3 Exceptions to “Hard Knocks” Rule and Why Bruce Arians Questioned NFL’s Integrity
Tuesday, some very interesting news was revealed around the NFL. There was a set of new rules that passed in regards to the hit series on HBO, “Hard Knocks.” When discussing future seasons and which teams will be apart of it, the question was brought up in the case that no team volunteered to be on the show — what happens then?
The NFL ruled that they may choose any team they would like to be a part of the series each season with three exceptions:
1. Teams with new coaches cannot be selected to participate.
2. Teams that made the playoffs in either of the previous two seasons may not be selected to participate.
3. Teams that appeared on “Hard Knocks” in the previous 10 years are not allowed to participate.
In light of the new rule change, Arizona Cardinals head coach Bruce Arians was asked about his thoughts on the matter, and let’s just say he doesn’t exactly adore the change.
“I think it’s a total distraction and I think it’s an embarrassment to the players,” Arians said on an interview with Sirius XM NFL Radio. “I think when players are released that some of the things that are said between coaches and players are too personal and nobody else’s business.”
Arians also said he would fight “all the way, all the way” to keep his Cardinals from appearing on the show if they did not make the playoffs this year.
While the idea of “Hard Knocks” is a very clever one, Arians hit the nail on the head in regards to one particular area. Many will remember the season in which Chad “Ochocinco” Johnson was caught up in a domestic violence case with his ex-wife and the Miami Dolphins chose to cut him in the waking hours. That conversation between Johnson and his coach was broadcast for the whole world to see.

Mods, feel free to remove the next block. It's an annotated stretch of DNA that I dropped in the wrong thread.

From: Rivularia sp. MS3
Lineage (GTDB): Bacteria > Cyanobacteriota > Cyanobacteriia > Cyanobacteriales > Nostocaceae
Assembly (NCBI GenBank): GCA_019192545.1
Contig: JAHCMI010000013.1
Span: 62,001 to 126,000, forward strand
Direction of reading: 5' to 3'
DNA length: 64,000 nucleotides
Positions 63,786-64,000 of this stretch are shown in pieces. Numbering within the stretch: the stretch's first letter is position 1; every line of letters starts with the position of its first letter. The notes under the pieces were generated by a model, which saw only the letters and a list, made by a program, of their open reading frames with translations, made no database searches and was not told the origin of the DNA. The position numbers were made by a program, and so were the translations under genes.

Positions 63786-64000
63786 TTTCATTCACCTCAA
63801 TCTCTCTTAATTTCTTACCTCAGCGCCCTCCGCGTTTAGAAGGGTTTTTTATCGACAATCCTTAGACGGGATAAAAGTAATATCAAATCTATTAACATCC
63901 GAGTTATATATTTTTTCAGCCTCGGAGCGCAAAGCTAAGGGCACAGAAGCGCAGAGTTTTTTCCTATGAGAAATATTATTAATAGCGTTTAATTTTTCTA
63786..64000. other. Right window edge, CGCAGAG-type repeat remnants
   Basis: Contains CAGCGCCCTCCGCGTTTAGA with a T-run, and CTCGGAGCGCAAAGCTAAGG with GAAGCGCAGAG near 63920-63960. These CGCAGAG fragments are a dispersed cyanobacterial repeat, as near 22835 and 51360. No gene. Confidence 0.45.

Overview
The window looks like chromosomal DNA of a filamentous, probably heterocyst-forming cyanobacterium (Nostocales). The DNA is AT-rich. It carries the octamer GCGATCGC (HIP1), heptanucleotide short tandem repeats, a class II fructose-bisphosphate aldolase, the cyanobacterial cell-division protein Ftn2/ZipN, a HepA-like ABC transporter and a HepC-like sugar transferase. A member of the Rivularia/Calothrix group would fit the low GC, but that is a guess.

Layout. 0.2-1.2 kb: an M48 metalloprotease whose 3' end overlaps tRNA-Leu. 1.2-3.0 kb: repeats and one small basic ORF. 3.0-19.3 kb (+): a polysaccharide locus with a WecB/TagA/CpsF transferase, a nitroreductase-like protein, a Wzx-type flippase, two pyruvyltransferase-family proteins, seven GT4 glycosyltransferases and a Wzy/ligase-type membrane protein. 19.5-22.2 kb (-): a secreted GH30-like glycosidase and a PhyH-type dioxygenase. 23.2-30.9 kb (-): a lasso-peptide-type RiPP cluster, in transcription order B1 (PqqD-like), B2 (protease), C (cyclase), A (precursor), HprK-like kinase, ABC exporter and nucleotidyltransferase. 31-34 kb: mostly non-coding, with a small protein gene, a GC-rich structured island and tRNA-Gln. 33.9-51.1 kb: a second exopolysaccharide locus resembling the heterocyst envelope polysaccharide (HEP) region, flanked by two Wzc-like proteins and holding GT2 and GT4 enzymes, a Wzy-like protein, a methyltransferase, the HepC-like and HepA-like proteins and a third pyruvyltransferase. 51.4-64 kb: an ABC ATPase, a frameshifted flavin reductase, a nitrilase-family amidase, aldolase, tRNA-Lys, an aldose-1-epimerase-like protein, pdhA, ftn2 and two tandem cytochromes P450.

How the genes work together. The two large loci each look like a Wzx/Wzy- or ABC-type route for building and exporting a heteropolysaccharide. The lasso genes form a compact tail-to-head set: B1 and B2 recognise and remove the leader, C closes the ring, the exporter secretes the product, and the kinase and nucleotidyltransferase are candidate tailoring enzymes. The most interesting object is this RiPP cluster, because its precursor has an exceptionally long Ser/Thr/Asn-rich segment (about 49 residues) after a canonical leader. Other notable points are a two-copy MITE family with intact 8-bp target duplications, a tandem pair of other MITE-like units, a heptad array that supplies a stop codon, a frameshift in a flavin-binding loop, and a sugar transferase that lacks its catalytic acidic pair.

Those kinds of conversations should absolutely not be allowed for the public to see. Athletes are already doing fans a favor by allowing cameras to follow them around all day long for the duration of training camp. There is a line that “Hard Knocks” has crossed and that line is drawn between general drama and personal privacy.
I am all for Arians’ decision to fight the cause if his Cardinals are chosen. The league should not be able to force something like this upon a team that is focused on winning and not on the spotlight. Arians has his head on straight and his priorities in line — the NFL has yet to follow that example.
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